The news out of Kandahar is pretty awful: the top leadership of the province was killed in an apparent attempt to kill General Austin Miller, the commander of US and NATO forces in the country.  There is not many details, but the WashPost account is suggestive of some key dynamics and challenges.

First, it sounds like the killer was apparently part of the provincial governor’s security team.  Not great.  It does seem like the primary threat in Kandahar to elites are their security teams, as I seem to remember it was also a member of Ahmed Wali Karzai’s security team that killed him.

Second, and, more importantly, the focus is on Abdul Razik the police chief of Kandahar.  Why?  Because (a) the inability to build institutions meant that the US, Canada and the rest of NATO bet on individuals.  That if we had the right individuals in place, we can manage things and even perhaps improve them.  The story focuses on Razik’s own networks and his own capabilities, not that of his office.  That he is hard to replace–because we have relied on individuals.  And, yes, individuals come and go.

Third, the focus is on the police chief, not the governor.

Among those reported killed in the attack inside the governor’s compound
in southern Kandahar province were the country’s top police general, Abdul Raziq, who was seen as the most powerful man in southern Afghanistan.

That says something about how little progress has been made–that it is still very much about who controls force, not who governs.  If progress had been made, the focus would be more on the political side–the assassination of a governor.  If we think about this happening in most other places, wouldn’t we note the political leader first and foremost?

Fourth, um, about Razik, the discussion of his “strengths” reflects some desperation on the part of the outsiders:

Amrulleh Saleh, a former Afghan national intelligence chief, tweeted that Abdul Razik had been “an architect of stability” in Kandahar who had established “deep political networks” in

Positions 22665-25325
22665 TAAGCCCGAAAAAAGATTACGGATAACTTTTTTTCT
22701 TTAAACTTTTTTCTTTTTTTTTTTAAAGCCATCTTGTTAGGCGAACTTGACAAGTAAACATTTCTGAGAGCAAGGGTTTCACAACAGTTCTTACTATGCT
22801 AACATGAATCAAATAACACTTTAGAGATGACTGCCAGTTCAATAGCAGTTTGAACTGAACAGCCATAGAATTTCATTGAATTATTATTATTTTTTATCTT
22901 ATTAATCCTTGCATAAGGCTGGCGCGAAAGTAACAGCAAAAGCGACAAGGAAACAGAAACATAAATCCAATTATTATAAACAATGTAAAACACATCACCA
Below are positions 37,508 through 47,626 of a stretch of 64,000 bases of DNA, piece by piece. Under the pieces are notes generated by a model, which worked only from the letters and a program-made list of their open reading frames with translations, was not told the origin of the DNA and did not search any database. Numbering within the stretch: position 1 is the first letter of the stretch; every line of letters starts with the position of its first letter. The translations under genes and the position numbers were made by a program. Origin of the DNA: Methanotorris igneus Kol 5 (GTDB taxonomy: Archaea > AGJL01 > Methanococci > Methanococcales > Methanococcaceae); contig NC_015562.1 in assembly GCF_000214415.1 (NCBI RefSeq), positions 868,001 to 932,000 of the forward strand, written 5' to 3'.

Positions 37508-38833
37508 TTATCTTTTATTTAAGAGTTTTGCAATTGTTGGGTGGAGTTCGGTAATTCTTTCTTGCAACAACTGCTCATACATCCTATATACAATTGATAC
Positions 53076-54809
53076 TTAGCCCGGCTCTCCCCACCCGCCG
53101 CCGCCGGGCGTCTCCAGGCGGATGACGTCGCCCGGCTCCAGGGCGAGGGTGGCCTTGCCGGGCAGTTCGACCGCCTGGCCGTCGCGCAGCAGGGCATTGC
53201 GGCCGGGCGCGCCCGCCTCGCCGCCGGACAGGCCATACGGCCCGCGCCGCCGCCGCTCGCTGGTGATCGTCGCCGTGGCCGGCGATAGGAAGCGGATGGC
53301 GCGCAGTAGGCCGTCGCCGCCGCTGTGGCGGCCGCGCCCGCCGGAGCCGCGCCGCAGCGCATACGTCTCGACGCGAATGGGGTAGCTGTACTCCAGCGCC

support of the government. “This is a pan-Afghan loss,” he wrote.
Abdul Razik, a lieutenant general in the Afghan National Police, was a controversial official who had been repeatedly accused of torturing detainees and other abuses during his rise to power in Kandahar. At the same time, he earned a reputation as a ferocious opponent of the Taliban and gained the respect of successive American and NATO military officials in Afghanistan.

Controversial figure?  Indeed.  This points to the biggest challenge facing any outsider hoping to run a successful counter-insurgency effort–local allies.  Do they have similar interests?  Do they behave in ways that alienate local constituencies?  Does one need brutality to win a counter-insurgency?  I am not sure, since this guy was brutal and yet…. is Kandahar a success or a failure? It hasn’t fallen (unlike Kunduz), but it is not a haven of security either.

This one story, again based on initial reports, is just very suggestive about how complex counter-insurgency efforts can be, how difficult they are, and how many tricky tradeoffs are involved.  I am sure the US/NATO forces are mourning the loss of Razik, but maybe they should be wondering why they are so dependent on one guy?